Mode 1 solders a parallel plate capacitor (2) at an end of a metal pattern (56) with a width equal to the width of the capacitor (2). The whole of the bottom surface of the capacitor (2) is joined to the pattern (56). The upper surface is connected by a wire (57) to an end of another pattern (55).
Mode 2 also fits a di-cap on an end of the microstrip line (56) with a solder. The upper surface of the capacitor (2) is connected by two wires to another metal pattern (55). The use of two wires reduces the resistance and the self-induction of the joints.
Mode 3 connects the upper surface of the capacitor (2) with three wires to another metal pattern (55). The adoption of three wires further reduces the resistance and the self-induction.
Mode 4 couples the upper surface of the capacitor (2) to another metal pattern (55) by a wide thin metal plate (58).
The use of plural wires prevents the delay, the deformation and the reflection of signals by decreasing the AC resistance R and the induction L of the line. Mode 4 is the best mode of connection owing to the minimum L and l.
FIG. 13 denotes another mode of connection between the capacitors and patterns. A bonding stripe (66) is employed in the mode for inserting two parallel plate capacitors (61) and (62) between a microstrip line (63) and the ground patterns (64) and (65). The bottom surfaces of the capacitors (61) and (62) are overall stuck to the ground patterns (64) and (65). The upper surfaces of the capacitors (61) and (62) are connected by the bonding stripe (66) to the middle microstrip line (63). The whole of the bottom is entirely glued to the ground pattern. The upper surface is connected by the wide bonding stripe (66). The mode of connection can minimize the self-induction L of the connection lines.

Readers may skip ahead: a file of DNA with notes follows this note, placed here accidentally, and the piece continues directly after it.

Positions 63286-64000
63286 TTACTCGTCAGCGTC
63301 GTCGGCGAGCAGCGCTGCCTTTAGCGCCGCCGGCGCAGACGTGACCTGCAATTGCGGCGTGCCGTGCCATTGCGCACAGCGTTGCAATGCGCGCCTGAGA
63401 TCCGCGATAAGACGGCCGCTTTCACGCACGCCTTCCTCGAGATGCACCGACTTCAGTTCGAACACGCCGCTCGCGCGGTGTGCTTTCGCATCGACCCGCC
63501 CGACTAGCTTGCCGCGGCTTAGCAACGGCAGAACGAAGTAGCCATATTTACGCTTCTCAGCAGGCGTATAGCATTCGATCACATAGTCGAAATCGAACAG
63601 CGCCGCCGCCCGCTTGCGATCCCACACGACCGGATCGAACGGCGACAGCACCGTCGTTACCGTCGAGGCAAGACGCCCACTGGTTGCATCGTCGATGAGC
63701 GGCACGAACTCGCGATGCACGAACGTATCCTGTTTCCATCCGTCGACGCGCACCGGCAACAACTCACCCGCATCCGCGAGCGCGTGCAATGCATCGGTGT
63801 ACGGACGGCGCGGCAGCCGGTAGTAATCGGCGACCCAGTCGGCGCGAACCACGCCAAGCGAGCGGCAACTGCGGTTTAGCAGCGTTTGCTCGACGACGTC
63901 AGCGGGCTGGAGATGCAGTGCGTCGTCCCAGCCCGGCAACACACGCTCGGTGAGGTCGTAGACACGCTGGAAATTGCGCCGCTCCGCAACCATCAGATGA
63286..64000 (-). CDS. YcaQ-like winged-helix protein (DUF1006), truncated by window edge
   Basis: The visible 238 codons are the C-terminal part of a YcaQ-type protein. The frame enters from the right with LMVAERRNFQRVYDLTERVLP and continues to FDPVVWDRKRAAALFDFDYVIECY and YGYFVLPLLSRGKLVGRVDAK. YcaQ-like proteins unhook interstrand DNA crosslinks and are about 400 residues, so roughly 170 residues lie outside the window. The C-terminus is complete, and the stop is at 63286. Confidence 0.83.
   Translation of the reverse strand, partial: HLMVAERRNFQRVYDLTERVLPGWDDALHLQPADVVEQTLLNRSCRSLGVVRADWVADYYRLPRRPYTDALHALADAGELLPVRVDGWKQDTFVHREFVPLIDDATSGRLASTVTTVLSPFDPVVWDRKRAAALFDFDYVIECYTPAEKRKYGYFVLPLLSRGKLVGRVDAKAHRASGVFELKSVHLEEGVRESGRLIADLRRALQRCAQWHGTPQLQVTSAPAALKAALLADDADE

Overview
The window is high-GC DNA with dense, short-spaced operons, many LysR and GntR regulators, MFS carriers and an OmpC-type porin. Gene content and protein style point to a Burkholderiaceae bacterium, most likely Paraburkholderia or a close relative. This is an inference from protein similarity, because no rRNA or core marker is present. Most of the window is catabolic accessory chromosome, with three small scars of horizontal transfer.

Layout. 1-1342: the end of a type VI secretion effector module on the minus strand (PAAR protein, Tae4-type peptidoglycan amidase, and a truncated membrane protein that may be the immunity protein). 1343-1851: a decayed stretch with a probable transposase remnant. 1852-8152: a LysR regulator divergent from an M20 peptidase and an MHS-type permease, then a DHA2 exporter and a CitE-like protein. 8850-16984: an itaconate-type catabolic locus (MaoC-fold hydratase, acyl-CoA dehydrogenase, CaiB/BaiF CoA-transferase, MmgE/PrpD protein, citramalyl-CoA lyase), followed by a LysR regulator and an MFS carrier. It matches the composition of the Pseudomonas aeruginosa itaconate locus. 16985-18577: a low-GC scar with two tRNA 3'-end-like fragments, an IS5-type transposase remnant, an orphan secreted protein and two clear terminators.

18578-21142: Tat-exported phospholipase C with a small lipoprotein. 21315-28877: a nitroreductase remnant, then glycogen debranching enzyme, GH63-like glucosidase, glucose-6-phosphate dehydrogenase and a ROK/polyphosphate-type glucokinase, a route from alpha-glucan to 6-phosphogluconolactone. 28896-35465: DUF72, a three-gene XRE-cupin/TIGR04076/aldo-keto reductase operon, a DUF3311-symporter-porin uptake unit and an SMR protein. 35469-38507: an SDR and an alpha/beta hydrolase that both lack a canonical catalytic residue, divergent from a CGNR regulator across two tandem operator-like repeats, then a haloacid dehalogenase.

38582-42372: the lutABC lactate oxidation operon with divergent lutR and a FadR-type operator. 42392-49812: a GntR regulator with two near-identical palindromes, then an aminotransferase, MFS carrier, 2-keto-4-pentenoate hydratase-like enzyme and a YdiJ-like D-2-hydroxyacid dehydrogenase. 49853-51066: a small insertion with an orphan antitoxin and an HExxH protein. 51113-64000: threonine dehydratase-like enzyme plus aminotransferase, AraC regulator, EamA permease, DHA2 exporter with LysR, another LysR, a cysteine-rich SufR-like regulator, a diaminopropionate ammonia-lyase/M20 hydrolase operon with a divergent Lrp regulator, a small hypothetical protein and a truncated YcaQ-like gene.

The examples clarify the fact that the parallel plate capacitors have wide electrodes which enables the capacitor to be soldered to metal patterns overall. The parallel plate capacitor is suitable for a high frequency circuit, because it can reduce the AC resistance of the connection lines.
Other mode of connection is shown in FIG. 14. This mode connects a capacitor (70) to two source patterns (68) and (69) and a ground line (67). The whole of the bottom of the capacitor (70) is soldered on the ground pattern (67). The upper surface is joined to a source pattern (68) by a pair of wires (71). The same surface is jointed to a different source pattern (69) by another pair of wires (72).
Parallel plate capacitors are novel, small-seized capacitors which are preferably used between a source level and a ground level for eliminating the noise riding on the source line. In any cases, the bottom surface Is soldered to a pattern and the upper surface is connected to another pattern by wires or a stripe. These are the modes of mounting of parallel plate capacitors. There is no other mode of connection yet. Nobody has tried another mode of mounting than the modes of FIG. 12, FIG. 13 and FIG. 14. Thus, nobody has found a mode of placing another device on the capacitor like this invention. This invention is novel also with regard to the connection mode of the capacitor itself In addition to the novelty of the structure of a PD module.